Remarks Delivered Friday, May 15, 2015:
Mister Attorney General, Mr. Sears, and distinguished guests, it is a great honor to accept the Edwin Meese III Award for Originalism and Religious Liberty. That honor is greatly magnified by the presence of Attorney General Meese and by the fact that this award bears his name. He is one of America’s most courageous defenders of human freedom and the American experiment in ordered liberty.
I am also honored to receive this award from the Alliance Defending Freedom and its President, Alan Sears. I have known Alan for many years, and I know him to be one of the most powerful advocates of virtue and liberty of our age. The work of the Alliance Defending Freedom is essential, singular, and urgently vital. This battalion of defenders fights most of all—and most effectively—for our “first freedom,” religious liberty.
I am deeply, and always aware that I could not be here without the constant support and love of my wife, Mary Mohler.
You will recognize that I borrowed from Sir Winston Churchill for the title of my remarks. In the first volume of his history of World War II, the great statesman looked back at the storm clouds that gathered in the 1930s, when he had bravely warned of a war that would determine the destiny of human dignity and liberty for untold millions of people.
We are not facing the same gathering storm, but we are now facing a battle that will determine the destiny of priceless freedoms and the very foundation of human rights and human dignity.
Speaking thirty years ago, Attorney General Meese warned that “there are ideas which have gained influence in some parts of our society, particularly in some important and sophisticated areas that are opposed to religious freedom and freedom in general. In some areas there are some people that have espoused a hostility to religion that must be recognized for what it is, and expressly countered.”
Those were prophetic words, prescient in their clarity and foresight. The ideas of which Mr. Meese warned have only gained ground in the last thirty years, and now with astounding velocity. A revolution in morality now seeks not only to subvert marriage, but also to redefine it, and thus to undermine an essential foundation of human dignity, flourishing, and freedom.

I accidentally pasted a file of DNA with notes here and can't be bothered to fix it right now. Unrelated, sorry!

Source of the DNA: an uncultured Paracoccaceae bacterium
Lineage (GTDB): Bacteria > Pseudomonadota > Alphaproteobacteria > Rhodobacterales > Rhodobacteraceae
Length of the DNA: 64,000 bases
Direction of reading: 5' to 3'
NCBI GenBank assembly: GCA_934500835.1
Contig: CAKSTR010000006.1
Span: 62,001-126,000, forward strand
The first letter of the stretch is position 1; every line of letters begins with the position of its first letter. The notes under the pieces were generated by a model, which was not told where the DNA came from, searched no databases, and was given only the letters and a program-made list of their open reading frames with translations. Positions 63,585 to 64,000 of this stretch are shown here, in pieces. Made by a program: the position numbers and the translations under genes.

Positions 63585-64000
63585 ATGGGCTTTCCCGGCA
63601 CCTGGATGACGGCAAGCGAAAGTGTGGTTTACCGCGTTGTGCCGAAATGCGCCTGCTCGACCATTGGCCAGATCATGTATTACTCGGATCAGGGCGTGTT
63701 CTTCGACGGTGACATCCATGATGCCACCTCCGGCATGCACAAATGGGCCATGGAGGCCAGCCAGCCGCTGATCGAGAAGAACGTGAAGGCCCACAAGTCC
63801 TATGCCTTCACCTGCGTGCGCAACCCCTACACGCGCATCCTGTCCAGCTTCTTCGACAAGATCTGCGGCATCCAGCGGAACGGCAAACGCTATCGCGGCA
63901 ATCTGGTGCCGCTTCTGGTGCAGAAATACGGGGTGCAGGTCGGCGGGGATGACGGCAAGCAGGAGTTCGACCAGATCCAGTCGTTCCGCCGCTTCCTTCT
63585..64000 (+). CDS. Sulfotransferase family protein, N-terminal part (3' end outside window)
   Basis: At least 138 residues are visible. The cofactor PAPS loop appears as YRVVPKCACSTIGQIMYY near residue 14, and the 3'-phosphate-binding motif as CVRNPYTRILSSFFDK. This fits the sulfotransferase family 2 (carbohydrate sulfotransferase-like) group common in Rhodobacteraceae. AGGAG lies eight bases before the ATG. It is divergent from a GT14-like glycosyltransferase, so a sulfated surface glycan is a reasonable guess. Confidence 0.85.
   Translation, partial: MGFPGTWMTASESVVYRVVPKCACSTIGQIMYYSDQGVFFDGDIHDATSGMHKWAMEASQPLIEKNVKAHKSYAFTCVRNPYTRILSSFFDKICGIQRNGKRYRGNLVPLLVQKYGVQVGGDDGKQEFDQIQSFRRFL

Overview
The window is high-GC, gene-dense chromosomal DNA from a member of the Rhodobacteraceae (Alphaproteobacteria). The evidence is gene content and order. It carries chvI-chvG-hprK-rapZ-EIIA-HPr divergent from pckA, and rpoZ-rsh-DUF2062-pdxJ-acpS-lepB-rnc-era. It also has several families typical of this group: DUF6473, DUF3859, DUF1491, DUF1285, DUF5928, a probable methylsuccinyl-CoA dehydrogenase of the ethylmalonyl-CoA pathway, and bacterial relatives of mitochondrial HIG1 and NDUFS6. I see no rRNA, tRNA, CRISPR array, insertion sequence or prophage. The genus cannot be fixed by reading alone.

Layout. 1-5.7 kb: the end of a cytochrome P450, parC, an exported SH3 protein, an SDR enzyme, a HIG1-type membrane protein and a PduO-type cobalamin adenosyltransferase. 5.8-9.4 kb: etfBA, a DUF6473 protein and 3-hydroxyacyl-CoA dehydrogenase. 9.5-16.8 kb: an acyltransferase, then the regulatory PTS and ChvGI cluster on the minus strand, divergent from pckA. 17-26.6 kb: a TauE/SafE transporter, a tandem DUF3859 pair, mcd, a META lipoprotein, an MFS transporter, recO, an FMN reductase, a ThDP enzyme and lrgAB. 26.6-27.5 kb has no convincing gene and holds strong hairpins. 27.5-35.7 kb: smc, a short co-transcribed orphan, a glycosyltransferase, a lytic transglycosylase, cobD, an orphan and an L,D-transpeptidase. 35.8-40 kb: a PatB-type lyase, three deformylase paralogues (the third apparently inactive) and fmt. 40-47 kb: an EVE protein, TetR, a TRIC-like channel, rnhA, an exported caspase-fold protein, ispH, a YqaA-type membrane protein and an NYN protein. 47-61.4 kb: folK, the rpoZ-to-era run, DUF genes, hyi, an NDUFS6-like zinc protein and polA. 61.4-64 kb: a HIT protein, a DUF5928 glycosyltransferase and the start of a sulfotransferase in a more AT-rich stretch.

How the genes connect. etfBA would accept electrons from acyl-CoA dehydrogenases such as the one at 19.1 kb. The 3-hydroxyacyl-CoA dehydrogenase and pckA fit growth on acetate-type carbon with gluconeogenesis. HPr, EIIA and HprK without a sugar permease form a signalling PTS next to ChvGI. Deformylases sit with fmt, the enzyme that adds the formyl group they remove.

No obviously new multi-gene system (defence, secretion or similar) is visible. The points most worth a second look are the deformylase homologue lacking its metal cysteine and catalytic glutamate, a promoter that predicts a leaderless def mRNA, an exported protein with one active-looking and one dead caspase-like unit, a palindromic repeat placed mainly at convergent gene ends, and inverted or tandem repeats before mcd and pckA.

Religious liberty is under direct threat. Just days ago the Solicitor General of the United States served notice before the Supreme Court that the liberties of religious institutions will be an open and unavoidable question. Already, religious liberty is threatened by a new moral regime that exalts erotic liberty and personal autonomy and openly argues that religious liberties must give way to the new morality, its redefinition of marriage, and its demand for coercive moral, cultural, and legal sovereignty.
A new moral and legal order is ascendant in America, and this new order is only possible, in the arena of American law and jurisprudence, if the original intent and the very words of the Constitution of the United States are twisted beyond recognition.
These are days that will require courage, conviction, and clarity of vision. We are in a fight for the most basic liberties God has given humanity, every single one of us, made in his image. Religious liberty is being redefined as mere freedom of worship, but it will not long survive if it is reduced to a private sphere with no public voice. The very freedom to preach the Gospel of Jesus Christ is at stake, and thus so is the liberty of every American. Human rights and human dignity are temporary abstractions if they are severed from their reality as gifts of the Creator. The eclipse of Christian truth will lead inevitably to a tragic loss of human dignity. If we lose religious liberty, all other liberties will be lost, one by one. I am a Christian, and I believe that salvation is found in no other name than Jesus Christ and in no other gospel, but I will fight for the religious liberty of all.
There is a gathering storm, and its threat is urgent and real, but there are arguments to be made, principles to be defended, rights to be respected, truths to be cherished, and permanent things to be preserved. We face the danger of a new Dark Age marked by the loss of liberty and the denial of human dignity. Thus, there is a battle to be joined and much work to be done. Together, may we be found faithful to these tasks. As Churchill would remind us, in every gathering storm there is a summons to action.
Remarks by R. Albert Mohler, Jr., President of The Southern Baptist Theological Seminary, upon receiving the 2015 Edwin Meese III Award for Originalism and Religious Liberty from the Alliance Defending Freedom, Friday, May 15, 2015 in McLean, Virginia.
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Publication date: May 18, 2015